Recruit and retain highly skilled professionals.    We continually strive to recruit motivated individuals, including top managers from larger organizations, former government officials, consultants experienced in our service areas and recent college graduates with degrees aligned with our mission, such as degrees in government policy and administration. We believe we can continue to attract and retain experienced and educated personnel by capitalizing on our focused market approach and our reputation as a premier government services provider.
Focus on core health, U.S. federal civilian and human services business lines.    We have centered our core business offerings on delivering BPS to government health and human services agencies in our primary geographies as well as to other civilian agencies within the U.S. Federal Government. Our market focus and established presence positions us to benefit from health care and welfare reform initiatives both in the U.S. and internationally.
See Exhibit 99.1 of this Annual Report on Form 10-K under the caption "Special Considerations and Risk Factors" for information on risks and uncertainties that could affect our business growth strategy.
Competitive advantages
We offer a private sector alternative for the operation and management of critical government-funded health and human services programs. Our reputation and extensive experience give us a competitive advantage as governments value the level of expertise, proven delivery and brand recognition that we bring to our clients. The following are the competitive advantages that allow us to capitalize on various market opportunities:
Proven track record, ability to deliver outcomes and exceptional brand recognition.    We assist governments in delivering cost-effective services to beneficiaries of government programs. We run large-scale program management operations on behalf of government agencies, improving the quality of services provided to their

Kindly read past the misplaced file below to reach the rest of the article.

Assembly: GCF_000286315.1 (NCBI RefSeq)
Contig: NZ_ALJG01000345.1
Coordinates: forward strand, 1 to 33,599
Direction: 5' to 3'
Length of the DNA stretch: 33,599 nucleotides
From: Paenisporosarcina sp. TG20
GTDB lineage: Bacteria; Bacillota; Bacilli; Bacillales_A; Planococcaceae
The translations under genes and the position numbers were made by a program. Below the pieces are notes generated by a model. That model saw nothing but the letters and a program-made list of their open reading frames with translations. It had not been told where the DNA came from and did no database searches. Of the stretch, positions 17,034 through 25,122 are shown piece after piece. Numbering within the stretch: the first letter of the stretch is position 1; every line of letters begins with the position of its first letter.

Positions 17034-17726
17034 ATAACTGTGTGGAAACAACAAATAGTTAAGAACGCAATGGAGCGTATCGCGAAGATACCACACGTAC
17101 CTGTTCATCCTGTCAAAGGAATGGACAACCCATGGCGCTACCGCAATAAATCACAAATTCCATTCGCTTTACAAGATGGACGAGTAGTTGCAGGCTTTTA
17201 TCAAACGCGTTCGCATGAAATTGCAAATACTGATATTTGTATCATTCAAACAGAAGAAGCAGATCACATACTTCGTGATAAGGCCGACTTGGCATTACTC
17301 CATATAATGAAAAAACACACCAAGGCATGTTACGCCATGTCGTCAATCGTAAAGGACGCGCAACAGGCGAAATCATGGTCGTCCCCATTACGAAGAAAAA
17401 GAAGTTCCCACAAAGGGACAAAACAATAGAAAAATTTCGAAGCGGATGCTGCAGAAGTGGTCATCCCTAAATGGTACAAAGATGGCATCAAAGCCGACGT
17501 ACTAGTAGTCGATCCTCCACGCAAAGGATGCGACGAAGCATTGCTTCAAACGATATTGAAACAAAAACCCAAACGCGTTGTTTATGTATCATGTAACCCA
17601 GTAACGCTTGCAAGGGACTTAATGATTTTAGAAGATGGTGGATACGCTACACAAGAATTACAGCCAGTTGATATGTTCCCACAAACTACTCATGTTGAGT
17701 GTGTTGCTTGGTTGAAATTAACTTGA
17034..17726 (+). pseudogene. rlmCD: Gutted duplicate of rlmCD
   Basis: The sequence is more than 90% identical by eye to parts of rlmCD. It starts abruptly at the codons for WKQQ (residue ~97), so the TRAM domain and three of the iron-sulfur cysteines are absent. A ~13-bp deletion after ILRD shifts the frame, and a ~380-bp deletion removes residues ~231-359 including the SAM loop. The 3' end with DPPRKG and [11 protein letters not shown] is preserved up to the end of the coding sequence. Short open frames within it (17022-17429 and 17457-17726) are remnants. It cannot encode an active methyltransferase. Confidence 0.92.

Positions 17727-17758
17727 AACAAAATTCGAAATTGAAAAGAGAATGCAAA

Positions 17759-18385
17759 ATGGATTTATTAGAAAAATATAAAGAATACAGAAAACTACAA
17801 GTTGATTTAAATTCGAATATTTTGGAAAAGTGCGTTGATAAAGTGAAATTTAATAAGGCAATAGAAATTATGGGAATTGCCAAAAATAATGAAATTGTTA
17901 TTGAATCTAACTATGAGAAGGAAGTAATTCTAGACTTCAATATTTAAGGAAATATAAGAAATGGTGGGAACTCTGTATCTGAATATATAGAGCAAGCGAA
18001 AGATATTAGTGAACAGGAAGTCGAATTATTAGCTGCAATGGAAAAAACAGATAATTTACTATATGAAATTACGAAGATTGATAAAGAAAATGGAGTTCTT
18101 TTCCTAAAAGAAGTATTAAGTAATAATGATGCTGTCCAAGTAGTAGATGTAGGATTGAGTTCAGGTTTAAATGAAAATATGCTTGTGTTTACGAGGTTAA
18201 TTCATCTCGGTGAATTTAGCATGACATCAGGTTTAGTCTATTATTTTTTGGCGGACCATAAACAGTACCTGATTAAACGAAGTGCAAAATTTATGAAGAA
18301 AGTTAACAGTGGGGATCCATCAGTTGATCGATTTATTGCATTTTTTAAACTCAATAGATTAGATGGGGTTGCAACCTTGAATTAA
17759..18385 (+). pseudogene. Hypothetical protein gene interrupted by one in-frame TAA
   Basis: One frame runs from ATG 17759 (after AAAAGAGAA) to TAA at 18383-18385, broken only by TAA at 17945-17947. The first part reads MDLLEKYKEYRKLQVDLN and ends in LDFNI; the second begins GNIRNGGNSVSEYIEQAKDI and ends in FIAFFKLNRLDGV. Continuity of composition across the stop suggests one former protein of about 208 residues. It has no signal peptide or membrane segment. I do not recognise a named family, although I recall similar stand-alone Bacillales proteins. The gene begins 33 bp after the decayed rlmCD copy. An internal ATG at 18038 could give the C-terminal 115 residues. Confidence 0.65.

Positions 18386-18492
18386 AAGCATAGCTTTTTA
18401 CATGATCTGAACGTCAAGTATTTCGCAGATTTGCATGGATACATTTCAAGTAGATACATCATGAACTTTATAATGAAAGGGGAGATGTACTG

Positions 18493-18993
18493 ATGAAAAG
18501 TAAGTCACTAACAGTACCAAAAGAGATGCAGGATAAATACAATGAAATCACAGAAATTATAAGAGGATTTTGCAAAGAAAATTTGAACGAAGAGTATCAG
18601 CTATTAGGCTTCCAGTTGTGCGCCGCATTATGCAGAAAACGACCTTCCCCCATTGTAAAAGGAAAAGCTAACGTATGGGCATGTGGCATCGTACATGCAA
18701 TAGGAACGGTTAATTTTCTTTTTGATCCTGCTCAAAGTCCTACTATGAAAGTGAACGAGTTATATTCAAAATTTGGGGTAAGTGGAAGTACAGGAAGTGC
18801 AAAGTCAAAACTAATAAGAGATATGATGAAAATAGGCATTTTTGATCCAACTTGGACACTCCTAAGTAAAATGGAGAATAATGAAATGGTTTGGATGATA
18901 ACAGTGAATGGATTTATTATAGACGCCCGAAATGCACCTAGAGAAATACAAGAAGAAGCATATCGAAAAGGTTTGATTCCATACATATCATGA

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beneficiaries and achieving the necessary outcomes to help them cost-effectively meet their program goals. This has further enhanced our brand recognition as a proven partner with government agencies.
Subject matter expertise.    Our workforce includes many individuals who possess substantial subject matter expertise in areas critical to the successful design, implementation, administration and operation of government health and human services programs. Many of our employees have worked for governments in management positions and can offer insights into how we can best provide valuable, practical and effective services to our clients.
Intellectual property that supports the administration of government programs.    We have proprietary solutions to address client requirements in our market that are configurable or provide a platform that can be transferred to meet contractual needs. We leverage commercial off-the-shelf platforms across multiple contracts in which we have considerable expertise to ensure we can deploy repeatable proven solutions. We also leverage software development methodology to shorten software development cycles. Extensive use of shared infrastructure and standard solutions provides considerable price and quality advantages. We believe our extensive industry focus and expertise embedded in our systems and processes provide us with a competitive advantage.
Flexibility and scalability.    We are experienced in launching large-scale operations under compressed time frames. We offer clients the flexibility and scalability to deliver the people, processes and technology to complete short- and long-term contractual assignments in the most efficient and cost-effective manner.